How to kill complexity with creativity




Huw Morgan

Business babble switches employees off. Here are a few simple guidelines to keep complexity at bay and your audience engaged.

Simplicity is an art. As jazz legend Charlie Mingus once said: “Making the simple complicated is commonplace; making the complicated simple; awesomely simple, that’s creativity.”

Making the leap from jazz to employee engagement isn’t the most natural of segues, but many companies have turned the over-complication of internal communications into an art form; the two most common crimes against simplicity being waffle and business jargon.

During organisational change or disappointing financial results, for example, business leaders often cloak the core message – that people’s roles are at risk or that there’ll be no bonus pay-out – with corporate guff designed to make the bad news they’re about to drop seem slightly less gloomy.

These communications delay tactics were most memorably exhibited by Nokia’s infamous ‘lay-off email’ which took 1,000 words to finally get to the point that the company was cutting 12,500 jobs.

It also reminds me, more fondly, of my father who has the habit of chuckling nervously for about 10 seconds before delivering bad news.

Years of experience cajoling my dad to get to the point have helped set me on a personal and professional mission to ensure simplicity triumphs over waffle when communicating with employees.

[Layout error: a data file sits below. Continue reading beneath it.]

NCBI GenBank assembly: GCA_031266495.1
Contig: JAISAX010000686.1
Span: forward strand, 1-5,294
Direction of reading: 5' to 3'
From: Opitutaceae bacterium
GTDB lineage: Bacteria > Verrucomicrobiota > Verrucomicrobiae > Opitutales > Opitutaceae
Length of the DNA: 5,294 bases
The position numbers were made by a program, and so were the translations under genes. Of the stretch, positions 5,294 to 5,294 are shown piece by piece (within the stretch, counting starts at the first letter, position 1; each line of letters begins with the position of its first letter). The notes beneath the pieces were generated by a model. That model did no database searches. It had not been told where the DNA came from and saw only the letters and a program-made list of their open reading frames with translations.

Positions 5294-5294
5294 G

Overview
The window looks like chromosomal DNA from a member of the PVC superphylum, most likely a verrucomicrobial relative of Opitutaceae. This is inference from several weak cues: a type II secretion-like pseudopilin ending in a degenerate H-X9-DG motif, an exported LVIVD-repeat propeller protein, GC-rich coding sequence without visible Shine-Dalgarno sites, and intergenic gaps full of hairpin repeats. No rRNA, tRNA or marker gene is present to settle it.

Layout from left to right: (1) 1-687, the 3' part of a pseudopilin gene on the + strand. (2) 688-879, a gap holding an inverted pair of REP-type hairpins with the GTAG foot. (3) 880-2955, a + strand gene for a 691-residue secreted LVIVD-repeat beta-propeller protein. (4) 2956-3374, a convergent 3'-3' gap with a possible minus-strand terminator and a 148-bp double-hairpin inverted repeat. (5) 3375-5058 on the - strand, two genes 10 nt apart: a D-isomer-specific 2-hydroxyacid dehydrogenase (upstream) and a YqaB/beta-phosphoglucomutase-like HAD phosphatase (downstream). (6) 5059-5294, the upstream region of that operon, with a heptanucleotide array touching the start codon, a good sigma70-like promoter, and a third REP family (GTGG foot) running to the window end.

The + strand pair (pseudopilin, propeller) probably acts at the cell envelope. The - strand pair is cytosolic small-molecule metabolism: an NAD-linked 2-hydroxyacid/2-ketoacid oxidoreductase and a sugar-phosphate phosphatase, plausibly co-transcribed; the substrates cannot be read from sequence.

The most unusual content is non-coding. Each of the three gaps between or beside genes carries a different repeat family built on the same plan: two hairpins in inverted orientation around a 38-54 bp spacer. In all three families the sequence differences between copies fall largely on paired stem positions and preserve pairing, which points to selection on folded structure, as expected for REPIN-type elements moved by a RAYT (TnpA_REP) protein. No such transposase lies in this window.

Since moving from in-house to agency a year ago, I’ve discovered that there are two major advantages employee engagement agencies have when working with in-house teams on a campaign.

One is direct access to a specialist creative team. These talented copywriters, editors, film makers and designers are masters at conceiving and delivering beautifully simple but effective ideas. You often know you’ve hit gold when the client’s reaction to an idea is: “Why didn’t we come up with that?”

The second big advantage is that we seldom get caught up in the office politics that affect most organisations we work with. This allows us to stay focused on getting to the crux of the campaign or business challenge without being distracted by urgent directives from senior management.

Keeping things simple is particularly important when your product or service offering is complex or technical by nature; for example in the pharmaceutical, software or engineering markets.

Many companies in these markets are led by experts with specialist knowledge who often use long, jargon-filled sentences to make simple points which they expect employees to read and understand.

The risk is that you’ll bore your employees witless even if they started out with an interest in the subject matter.

To avoid this, here are a few simple guidelines to keep complexity at bay and your audience engaged:

1. Communicate like you speak. That is, of course, unless you speak in business babble.

2. Relate to the reader. The more you know about your audience, the easier it is to reach them in the right way at the right time.

3. Use humour (sparingly). This is about writing with personality rather than cracking jokes.

4. Explain complicated concepts in a way novices can understand. This takes practice and a few iterations.

5. Keep things brief. Remember, most of your audience reads news on smartphones. Edit ruthlessly.

6. Use visuals. A picture paints a thousand words; think videos, GIFs, infographics and interactive reports.

7. Surprise people. Your communications have to compete with a multitude of daily distractions and directives, so you need to get creative to make an impression.

This was published by…

Huw Morgan photo

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